Once crisis mode has been entered, much matters on exactly how the crisis is framed. But it is hard to keep up a single framing over a very long haul. Is it still going to look to Americans like our crisis is basically about fighting Terrorism and rogue states, in another few years? If not how will the crisis be framed next? As our markets implode (failed bond auctions anyone?), it might be easy for conservatives to frame Americas troubles as primarily economic ones, and again push peak oil, climate change, or sane monetary policies into the background. The point of bemoaning past framing problems is to prepare for the next framing problem.

  12. Anonymouson 16 Feb 2008 at 9:35 am

    Another good one, Sharon. (Re-posted it at Energy Bulletin yesterday).

    Please keep it up.


  13. Anion 16 Feb 2008 at 1:38 pm

    Important issues to be sure. I too was so frustrated after the events of 9/11- to have the population told to go shopping of all things! And yes, I never trusted what happened and I do believe it was a “false flag” event- orchestrated to allow for the plans to invade in the Middle East that were already prepared-but the masses could have/would have used it to do something great had there been leadership in place that asked for greatness.

    This is why, although I have litle faith in our political leaders in Washington to actually “lead”, I am supporting Obama-I do feel he is the most likely out of all of them to reach out to the masses and ask for their efforts-not at shopping either I pray……. I still hold out a touch of hope that we will somehow get political leadership that will rise to the occasion, although I know that the forces in power, not only political but also corporate and wealthy elites, do not want to see this happen and will work to prevent it. If Obama can become the sort of president that I think he could be- well- we need to be sure he has some amazing Secret Service protection basically. I’m not too worried about racist KKK types- I’m more concerned about the actions of those who don’t want to see change as they are doing too well with the status quo-and would seek to eliminate someone who has the intellect and charisma to harness the imagination of much of our population and work for change.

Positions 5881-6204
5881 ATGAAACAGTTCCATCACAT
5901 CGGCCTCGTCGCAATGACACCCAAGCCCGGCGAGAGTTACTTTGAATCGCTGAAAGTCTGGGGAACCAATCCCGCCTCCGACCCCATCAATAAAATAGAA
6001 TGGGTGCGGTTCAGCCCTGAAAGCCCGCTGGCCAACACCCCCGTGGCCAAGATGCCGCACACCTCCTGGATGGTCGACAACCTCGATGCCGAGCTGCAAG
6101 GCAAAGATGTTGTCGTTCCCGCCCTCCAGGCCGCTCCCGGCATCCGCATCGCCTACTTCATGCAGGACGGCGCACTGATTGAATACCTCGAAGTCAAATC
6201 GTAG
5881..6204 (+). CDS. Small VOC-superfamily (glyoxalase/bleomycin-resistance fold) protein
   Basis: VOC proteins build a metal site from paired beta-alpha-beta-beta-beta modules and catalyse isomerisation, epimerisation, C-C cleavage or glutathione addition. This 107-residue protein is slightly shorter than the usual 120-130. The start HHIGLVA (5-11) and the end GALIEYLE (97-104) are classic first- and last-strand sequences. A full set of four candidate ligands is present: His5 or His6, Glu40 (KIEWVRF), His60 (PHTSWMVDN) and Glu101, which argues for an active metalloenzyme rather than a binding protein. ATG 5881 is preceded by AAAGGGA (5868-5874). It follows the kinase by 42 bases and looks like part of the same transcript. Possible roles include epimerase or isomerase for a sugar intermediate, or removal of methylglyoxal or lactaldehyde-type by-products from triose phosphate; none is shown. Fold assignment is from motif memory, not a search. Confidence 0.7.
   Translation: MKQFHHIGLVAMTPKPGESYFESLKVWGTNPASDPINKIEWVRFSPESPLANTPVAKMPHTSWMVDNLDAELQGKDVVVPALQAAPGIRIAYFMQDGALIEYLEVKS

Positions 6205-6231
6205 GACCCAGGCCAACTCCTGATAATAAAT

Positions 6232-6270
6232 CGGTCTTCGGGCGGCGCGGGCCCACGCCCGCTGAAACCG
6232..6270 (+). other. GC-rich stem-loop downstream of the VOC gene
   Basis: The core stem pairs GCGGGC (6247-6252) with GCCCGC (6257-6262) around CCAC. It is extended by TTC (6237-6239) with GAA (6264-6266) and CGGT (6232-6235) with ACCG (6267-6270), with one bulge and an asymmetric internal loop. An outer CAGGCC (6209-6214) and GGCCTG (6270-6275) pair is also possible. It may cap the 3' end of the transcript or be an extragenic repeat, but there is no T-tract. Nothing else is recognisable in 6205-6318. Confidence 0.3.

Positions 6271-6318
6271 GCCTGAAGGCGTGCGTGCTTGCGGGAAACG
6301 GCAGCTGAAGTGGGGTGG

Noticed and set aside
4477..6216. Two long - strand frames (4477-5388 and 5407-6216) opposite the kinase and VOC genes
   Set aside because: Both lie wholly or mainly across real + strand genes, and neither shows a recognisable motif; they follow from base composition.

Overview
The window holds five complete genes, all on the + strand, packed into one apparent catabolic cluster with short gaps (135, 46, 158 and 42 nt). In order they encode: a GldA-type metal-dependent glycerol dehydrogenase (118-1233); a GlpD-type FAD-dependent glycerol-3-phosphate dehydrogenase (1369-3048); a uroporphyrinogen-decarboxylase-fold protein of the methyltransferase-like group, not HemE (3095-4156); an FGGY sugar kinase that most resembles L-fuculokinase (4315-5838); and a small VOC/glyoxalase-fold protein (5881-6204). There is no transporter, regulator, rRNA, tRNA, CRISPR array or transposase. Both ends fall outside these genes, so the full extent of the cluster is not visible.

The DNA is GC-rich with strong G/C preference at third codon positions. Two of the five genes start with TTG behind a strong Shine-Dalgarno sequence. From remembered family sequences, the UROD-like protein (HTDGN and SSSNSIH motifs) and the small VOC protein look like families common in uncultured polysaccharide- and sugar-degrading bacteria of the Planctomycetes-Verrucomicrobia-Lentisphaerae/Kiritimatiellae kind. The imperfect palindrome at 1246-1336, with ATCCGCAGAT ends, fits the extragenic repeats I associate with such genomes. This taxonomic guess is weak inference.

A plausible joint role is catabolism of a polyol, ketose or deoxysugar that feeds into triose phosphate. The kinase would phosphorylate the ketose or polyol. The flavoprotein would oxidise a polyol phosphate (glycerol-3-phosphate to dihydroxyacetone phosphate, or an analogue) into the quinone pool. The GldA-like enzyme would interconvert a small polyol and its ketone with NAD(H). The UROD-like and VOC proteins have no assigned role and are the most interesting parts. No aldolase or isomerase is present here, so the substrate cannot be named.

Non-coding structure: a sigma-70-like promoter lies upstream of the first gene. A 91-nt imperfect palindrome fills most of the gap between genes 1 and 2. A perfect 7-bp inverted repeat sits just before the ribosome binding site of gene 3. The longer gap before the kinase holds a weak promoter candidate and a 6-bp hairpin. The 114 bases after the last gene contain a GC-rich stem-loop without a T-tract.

As for anonymous “m”- too funny dude- do you fancy yourself a poet?? Why torture yourself reading these lengthy tomes anyway when you could just go listen to AM talk radio or something anyway?? Thou dost protest too much I’m afraid- you must be getting something from it that keeps you coming back for more :)

  14. Anonymouson 16 Feb 2008 at 4:16 pm

    no one will know when the ‘crisis’ hits. your tv will have no power to run it. same for your radio. newspapers will be gone forever . ever try to run a hundred year old type machine ? the internet will be no more. forget the post office. the feds will be long gone to the bahamas. better buy a couple of long and short range weapons. the murder rate is going to skyrocket. no one will know about it except by people bullshitting . humans will contract into small neighborhoods. land for growing food will be the biggest target. millions of people from the northern lattitudes will be walking south to escape the cold of winter. we are going to run out of places to bury the dead. there is your ‘threshold moment’ .

  15. Anonymouson 16 Feb 2008 at 10:55 pm

    Lets hope the precipitating crisis is LACK OF LIQUID FUEL.

    If we want change our message must be short, succinct and sweet.

    As you said we could have used 9/11for positive change, but the traditional localisation - transition town message is complex and it is easy to get bogged down in the detail.

    We need a crisis where the response is STOP: Stop using fuel;
    Stop eating distant food; Stop wasting resources…

    If we can’t convey a short message the bad guys will win the day and either it will make matters worse or we will become dependant on the remnants of the existing system - some form of fuedalism..

    As for Cuba - Marta and her ilk are Free to Starve - Cuba is a good a case as any for socialism, whilst Katrina hold capitalism up for the greedy creed that it is!!